Blessing the Animals
19 Pentecost; October 8, 2023
Saint David’s Episcopal Church
Exodus 20:1-4, 7-9, 12-20; Psalm 19; Philippians 3:4b-14; Matt 21:33-46
In a few minutes, we will bless the animals in our lives. But first I want to say something about what the blessing of animals means for us as Christians.
When we think about Christ’s saving work, we mostly focus on what Christ does for us—for human beings and for our salvation. And rightly so. Christ became human in order that we might be in right relationship with God. That’s something worth thinking about!
But as we come to the end of Creation Season, on the Sunday we commemorate Saint Francis, the patron saint of animals, we are invited to think more broadly about Christ’s saving work, which is not limited to us, but rather extends to all of creation.
Although we don’t always attend to it, that broader, more comprehensive understanding of Christ’s saving work is deeply rooted in Scripture.
In his famous vision of God’s peaceable kingdom, the prophet Isaiah foresees a time when
the wolf shall live with the lamb, the leopard shall lie down with the kid, the calf and the lion and the fatling together, and a little child shall lead them. The cow and the bear shall graze, their young shall lie down together; and the lion shall eat straw like the ox….They will not hurt or destroy on all my holy mountain; for the earth will be full of the knowledge of the Lord as the waters cover the sea (11:6-7, 9).
It's hard to imagine a lion living on straw! But this much is clear from Isaiah: all of creation will be transformed in God’s kingdom. We will be at peace. And so will all the animals.
Of course, we are not there yet. Today lambs don’t last very long in the presence of wolves. Today our lives are not particularly peaceful either. We don’t live in Isaiah’s peaceable kingdom of God.
And so, as people of faith, we look forward in hope to the day when Isaiah’s vision comes true, when God’s kingdom finally comes.
And, that, too, is true not just for us, but for all of creation, as Paul reminds us in a remarkable passage from his letter to the Romans. Paul speaks about the hope that creation itself will be set free from its bondage to decay and will obtain the freedom of the glory of the children of God.” In the meantime, Paul adds, “the whole creation has been groaning in labor pains until now,” along with us, as we and the rest of creation wait for final redemption (8:20-23).
And as we wait, in hope, for that day, we pray. And in our prayers, we are praying not only for ourselves, but, as our Eucharistic Prayer for this morning puts it, we are “giving voice to every creature under heaven” (BCP, 373). We pray in words for those creatures that are not capable of praying in words for themselves.
All that is to say, Christ’s work of salvation applies to us, and ALSO to the rest of creation.
Creation Season, which wraps up this week, is the season for us to acknowledge that broader work of salvation, to acknowledge Christ’s mission of redeeming and renewing all of God’s creation.
That’s why we bless our grounds and gardens in this season. That’s why we care for the environment, including most immediately for us here at Saint David’s, helping to clean up the Connecticut River down at Pynchon Point next Saturday. And that’s one of the reasons we are blessing animals this morning.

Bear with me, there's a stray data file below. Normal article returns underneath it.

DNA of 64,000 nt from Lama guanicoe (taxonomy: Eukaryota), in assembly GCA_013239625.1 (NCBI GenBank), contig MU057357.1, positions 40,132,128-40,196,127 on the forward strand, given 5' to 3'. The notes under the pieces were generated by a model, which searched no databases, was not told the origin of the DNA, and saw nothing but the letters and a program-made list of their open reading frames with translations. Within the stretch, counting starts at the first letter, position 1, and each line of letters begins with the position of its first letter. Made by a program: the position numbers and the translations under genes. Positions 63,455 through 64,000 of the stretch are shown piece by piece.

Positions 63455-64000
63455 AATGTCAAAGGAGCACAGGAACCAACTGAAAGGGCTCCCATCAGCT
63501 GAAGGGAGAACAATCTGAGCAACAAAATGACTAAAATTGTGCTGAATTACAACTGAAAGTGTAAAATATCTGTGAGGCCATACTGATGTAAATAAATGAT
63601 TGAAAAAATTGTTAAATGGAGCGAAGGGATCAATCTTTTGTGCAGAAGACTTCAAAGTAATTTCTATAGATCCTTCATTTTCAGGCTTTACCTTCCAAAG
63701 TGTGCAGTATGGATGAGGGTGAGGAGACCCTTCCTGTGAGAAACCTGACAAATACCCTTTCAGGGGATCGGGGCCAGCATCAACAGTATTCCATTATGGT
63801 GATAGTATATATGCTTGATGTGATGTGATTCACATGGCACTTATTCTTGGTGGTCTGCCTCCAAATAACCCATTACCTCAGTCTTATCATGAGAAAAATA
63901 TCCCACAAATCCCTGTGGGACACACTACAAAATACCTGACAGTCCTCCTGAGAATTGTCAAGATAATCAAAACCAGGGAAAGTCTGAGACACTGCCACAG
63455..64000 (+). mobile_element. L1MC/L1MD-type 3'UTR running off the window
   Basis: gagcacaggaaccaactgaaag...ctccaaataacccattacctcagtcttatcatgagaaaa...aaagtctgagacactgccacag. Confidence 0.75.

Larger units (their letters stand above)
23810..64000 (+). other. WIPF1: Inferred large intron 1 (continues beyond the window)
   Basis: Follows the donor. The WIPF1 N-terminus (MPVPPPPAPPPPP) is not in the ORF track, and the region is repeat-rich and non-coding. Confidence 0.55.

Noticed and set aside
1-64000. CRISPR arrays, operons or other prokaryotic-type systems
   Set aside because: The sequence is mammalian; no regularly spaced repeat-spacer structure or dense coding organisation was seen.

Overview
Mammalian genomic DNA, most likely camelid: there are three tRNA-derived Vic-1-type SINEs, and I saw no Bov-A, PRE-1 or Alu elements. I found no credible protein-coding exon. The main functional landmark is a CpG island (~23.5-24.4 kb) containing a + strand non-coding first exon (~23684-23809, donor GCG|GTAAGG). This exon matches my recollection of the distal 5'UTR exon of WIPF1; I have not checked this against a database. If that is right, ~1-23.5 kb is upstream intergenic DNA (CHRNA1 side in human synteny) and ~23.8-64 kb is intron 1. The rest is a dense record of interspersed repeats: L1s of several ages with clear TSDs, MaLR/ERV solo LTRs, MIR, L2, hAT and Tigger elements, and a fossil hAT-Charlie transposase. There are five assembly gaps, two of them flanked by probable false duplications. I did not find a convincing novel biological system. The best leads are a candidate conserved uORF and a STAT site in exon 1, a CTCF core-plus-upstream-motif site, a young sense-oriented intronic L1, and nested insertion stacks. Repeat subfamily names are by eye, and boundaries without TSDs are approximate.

That’s a good reason to bless animals.
But there is another, even better reason to bless our pets. We bless them because we love them, and we bless the things we love.
My poor children didn’t grow up with pets, so they didn’t get to experience the way an animal becomes part of the family.
But I did. When I was a child, we had a mid-sized dog named Blackberry. We got her when I was young enough to be intimidated by a puppy that chewed everything, including me. She lived until I was out of the house, and so she was part of virtually all the childhood that I remember.
Blackberry was NOT well-behaved. My mother jokes that she may have been the worst-behaved dog on the planet. I suspect some of our neighbors from those years would have agreed. Many of them had good reason to dislike our dog.
But I loved Blackberry. We all did. Well, maybe not my father. But the rest of us did! And loving always makes us better.
Blackberry loved us, too. And even as a child, I realized that Blackberry could teach me something about love.
Once I tested Blackberry’s love. Before I go farther, I acknowledge that my test was a little obnoxious! I know that.
In this test, I sat in my backyard and pretended to cry. Blackberry rushed over and began licking me. I stood up and did something else for a few minutes, and Blackberry returned to whatever she had been doing. After a bit, I pretended to cry again. Again, Blackberry rushed over to comfort me. I did it a third time, too, just to be sure, and with the same result, although by the third time I assume Blackberry was also wondering why I was being so strangely emotional.
I wasn’t as good at loving Blackberry was. But loving and being loved by Blackberry made me a little better at loving. That means Blackberry made me a little better Christian.
And so I give thanks to God for bringing Blackberry into our family when I was a child. And I am proud to be part of blessing the animals who help others in the same way Blackberry helped me.
And so, I invite anyone who wants to bless an animal in their lives to stand…..
Rev. Dr. Harvey Hill
Third Order Franciscan